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SEOUL — North Korea has enough plutonium stocks to make an “unlimited quantity” of nuclear weapons, according to a group that was building nuclear power plants in the country.

“I feel very confident that their plutonium program is now in full operation and it’s one that can produce almost unlimited quantities of nuclear weapons,” said Charles Kartman, executive director of the Korean Peninsula Energy Development Organization, or KEDO.

Kartman made the comments late Monday in an address to the European Union parliament.

Under a 1994 agreement in which North Korea promised to stop seeking nuclear weapons, KEDO was assigned to build two nuclear reactors to provide energy to the country. The power station work was suspended in December amid concerns over the North’s revitalized weapons program.

“The plutonium program is a very real and very large problem,” Kartman said.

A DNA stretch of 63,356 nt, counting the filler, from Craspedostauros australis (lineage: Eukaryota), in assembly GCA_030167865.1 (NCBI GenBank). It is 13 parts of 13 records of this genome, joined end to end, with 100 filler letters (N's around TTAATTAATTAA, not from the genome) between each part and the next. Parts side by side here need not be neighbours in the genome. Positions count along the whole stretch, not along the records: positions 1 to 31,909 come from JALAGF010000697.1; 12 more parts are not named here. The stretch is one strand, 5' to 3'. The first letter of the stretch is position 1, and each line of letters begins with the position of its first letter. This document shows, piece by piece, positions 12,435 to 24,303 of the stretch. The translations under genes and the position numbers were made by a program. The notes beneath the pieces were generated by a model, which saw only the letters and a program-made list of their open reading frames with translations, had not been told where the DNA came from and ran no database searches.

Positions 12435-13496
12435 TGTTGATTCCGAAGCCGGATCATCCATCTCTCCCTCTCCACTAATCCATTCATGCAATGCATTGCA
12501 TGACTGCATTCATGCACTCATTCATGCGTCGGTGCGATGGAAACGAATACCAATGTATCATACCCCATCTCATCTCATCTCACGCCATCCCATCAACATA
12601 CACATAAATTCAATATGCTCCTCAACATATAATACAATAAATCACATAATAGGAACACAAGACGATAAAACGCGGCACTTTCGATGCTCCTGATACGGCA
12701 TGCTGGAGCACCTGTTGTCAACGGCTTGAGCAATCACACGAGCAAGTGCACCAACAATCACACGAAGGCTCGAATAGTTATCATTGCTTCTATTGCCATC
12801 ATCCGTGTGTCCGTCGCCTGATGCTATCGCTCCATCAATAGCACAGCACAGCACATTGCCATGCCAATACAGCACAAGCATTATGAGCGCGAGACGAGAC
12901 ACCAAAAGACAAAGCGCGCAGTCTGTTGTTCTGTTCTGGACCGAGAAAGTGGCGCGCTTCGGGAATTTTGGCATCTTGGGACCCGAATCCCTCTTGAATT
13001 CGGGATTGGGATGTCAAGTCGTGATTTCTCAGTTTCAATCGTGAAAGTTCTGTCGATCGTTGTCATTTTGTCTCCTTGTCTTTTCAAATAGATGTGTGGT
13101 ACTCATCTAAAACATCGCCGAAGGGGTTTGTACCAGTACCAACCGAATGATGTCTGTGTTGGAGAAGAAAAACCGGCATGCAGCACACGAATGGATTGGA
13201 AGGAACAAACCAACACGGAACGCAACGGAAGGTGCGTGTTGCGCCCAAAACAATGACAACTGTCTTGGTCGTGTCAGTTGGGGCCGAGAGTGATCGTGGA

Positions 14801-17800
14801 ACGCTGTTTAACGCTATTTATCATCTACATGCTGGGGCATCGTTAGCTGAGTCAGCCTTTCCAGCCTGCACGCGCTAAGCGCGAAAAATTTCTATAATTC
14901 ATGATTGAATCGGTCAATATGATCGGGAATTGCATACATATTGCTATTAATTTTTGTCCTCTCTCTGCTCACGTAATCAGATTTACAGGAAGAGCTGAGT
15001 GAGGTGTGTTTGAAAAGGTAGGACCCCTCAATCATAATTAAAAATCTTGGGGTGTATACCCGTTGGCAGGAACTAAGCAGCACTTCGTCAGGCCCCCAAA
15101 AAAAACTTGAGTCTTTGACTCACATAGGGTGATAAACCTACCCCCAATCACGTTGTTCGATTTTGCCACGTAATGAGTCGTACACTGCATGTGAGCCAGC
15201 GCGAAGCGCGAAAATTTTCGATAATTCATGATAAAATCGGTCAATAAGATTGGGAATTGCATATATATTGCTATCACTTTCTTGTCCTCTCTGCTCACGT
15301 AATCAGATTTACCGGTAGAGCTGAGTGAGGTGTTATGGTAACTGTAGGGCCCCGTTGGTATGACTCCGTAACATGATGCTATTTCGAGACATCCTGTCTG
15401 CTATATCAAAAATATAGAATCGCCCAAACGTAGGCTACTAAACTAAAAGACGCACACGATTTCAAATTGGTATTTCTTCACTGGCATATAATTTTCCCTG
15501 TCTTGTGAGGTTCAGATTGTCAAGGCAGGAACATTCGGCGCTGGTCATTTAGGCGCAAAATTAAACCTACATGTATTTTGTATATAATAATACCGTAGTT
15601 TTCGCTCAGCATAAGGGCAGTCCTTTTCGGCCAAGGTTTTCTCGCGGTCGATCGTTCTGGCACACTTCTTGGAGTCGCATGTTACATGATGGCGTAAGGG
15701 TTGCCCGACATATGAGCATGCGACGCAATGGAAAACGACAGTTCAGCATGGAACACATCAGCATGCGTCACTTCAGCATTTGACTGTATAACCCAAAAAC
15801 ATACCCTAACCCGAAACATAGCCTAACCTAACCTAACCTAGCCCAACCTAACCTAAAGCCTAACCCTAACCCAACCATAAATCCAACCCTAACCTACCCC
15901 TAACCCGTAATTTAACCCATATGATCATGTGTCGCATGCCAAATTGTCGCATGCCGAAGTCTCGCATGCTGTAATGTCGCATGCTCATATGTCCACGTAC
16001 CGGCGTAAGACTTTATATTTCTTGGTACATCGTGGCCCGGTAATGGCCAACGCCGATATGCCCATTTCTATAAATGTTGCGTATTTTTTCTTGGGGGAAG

At the same time, he said, questions lingered about the North’s ability to produce enriched uranium, another key component in the weapons program.

“Although I have no doubt whatsoever that there is a problem there, its dimensions are beyond my knowledge,” he said.

Negotiations over the weapons continue. South Korean and U.S. experts said after the last round of six-nation talks that the North seemed unlikely to firm up any agreements until after the November U.S. presidential elections.

Two rounds have been held in Beijing but no formal solutions have been produced.

On Tuesday, a Japanese newspaper reported that U.S. and North Korean officials held secret meetings in March in New York about the weapons issue. Neither side confirmed that report.

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